Keep up the good work on this project, guys, it's really really looking great and promising as time goes by !
Frederic:

I would not waste your time or money on the Gaui. I have one. It is ok, but toy quality at best. There are many helpful people around that will get you built and flying. Educate yourself first. There are items that you will need to complete any of these projects. Soldering station, etc. If you think about it, a Gaui at $400 plus the ArduCopter at $500 plus, puts you at over $900. That opens up some options for about 50% more if you are serious. I have an MK Hexa and a ArduCopter on order. I will be selling my Gaui as it has outlived it usefulness. It is not a great platform for AP or FPV in my opinion. Good luck and happy flying.
Thanks Ed. GAUI is ordered and on its way. I consider it anyway as an intermediary platform, and think I can later keep the esc, motors, frame etc and "just" replace the electronics to evolve it to the Ardu platform.
So I'll be back in these forums in some time :-)
Fredric: Good luck on your build! If you have any questions, please let me know. I have built two and know most of the common pitfalls.
yes Arducopter suits you - very similar to the dual prop heli you fly around your living room. However Arducopter looks the same whether you look at it from the front or back or side. It is very easy to lose orientation of this beautiful insect once the sun or low light comes into play. Just make sure to mark the front bar with something easily seen from 100 metres away or you'll lose it. Can you read the newspaper at 10 metres? Hope that helps.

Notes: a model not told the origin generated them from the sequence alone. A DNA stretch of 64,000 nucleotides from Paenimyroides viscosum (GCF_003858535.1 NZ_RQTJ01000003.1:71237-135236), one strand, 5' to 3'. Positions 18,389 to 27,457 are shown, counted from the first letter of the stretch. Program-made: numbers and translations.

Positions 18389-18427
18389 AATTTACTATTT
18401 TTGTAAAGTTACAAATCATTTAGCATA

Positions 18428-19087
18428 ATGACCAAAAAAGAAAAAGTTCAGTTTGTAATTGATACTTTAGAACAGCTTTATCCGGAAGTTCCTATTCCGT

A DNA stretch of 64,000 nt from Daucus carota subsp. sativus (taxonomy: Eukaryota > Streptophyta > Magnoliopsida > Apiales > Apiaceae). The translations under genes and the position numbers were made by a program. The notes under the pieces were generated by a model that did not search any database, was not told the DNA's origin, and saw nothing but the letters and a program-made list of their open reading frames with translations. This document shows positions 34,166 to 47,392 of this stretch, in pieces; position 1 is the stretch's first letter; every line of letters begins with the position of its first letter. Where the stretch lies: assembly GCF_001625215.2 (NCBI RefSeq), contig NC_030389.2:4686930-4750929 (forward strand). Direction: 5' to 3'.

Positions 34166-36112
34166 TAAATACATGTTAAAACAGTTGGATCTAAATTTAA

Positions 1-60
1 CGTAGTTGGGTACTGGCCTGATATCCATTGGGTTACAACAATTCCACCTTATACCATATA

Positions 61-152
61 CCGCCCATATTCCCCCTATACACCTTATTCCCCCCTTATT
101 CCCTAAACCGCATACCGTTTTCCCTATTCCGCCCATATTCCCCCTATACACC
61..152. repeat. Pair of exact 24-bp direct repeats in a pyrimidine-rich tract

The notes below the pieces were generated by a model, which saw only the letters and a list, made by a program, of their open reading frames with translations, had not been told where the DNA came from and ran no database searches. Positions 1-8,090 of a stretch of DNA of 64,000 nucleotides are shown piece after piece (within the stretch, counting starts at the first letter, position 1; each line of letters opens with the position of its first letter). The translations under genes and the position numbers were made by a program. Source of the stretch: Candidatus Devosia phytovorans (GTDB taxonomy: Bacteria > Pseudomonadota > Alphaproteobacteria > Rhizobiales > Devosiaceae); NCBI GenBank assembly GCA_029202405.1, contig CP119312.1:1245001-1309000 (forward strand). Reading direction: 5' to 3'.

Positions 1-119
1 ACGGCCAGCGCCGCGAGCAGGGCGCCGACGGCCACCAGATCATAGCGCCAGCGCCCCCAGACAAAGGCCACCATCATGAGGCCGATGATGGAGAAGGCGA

Regards,
Rich
I know you already have ordered your GAUI, but maybe I will help others in their choice.

I was (and basically I still am) a total newbie. Never, ever have flown anything other than a kyte when I was young.
I first bought a GAUI attracted by the price, and the fact that there is a huge community behind.

Meanwhile I started buying ArduCopter electronics as a medium term project.

Conclusion: GAUI frame is great, I carshed every single flying session, with a little of CA glue (when necessary) copter was back in the air. But I was never able to "Fly it", just trying to hover it....

Then my AC was ready and I put the brain on the GAUI frame and... it was flying! Hovering, going up and down doing 8 figures and whatever. Only crashes were because of my newbie errors: battery low, bad connections, trees ect.

The main difference of the ArduCopter compared to GAUI is that when you leave your sticks (and you have a well trimmed copter) everything gets to stall (thanks to accelerometers). While with GAUI you always need to counter correct every move.

Probably I will never get to be a good pilot, but believe me: I am having so much fun now!!
Plus you get GPS, Barometer, Sonar, Magnetomenter and so on!

P.S.
For the extra features working, have a peek into this blog: http://www.rcgroups.com/forums/showthread.php?t=1286011 worth having a go until the official group releases their code!

Happy flying!
Emile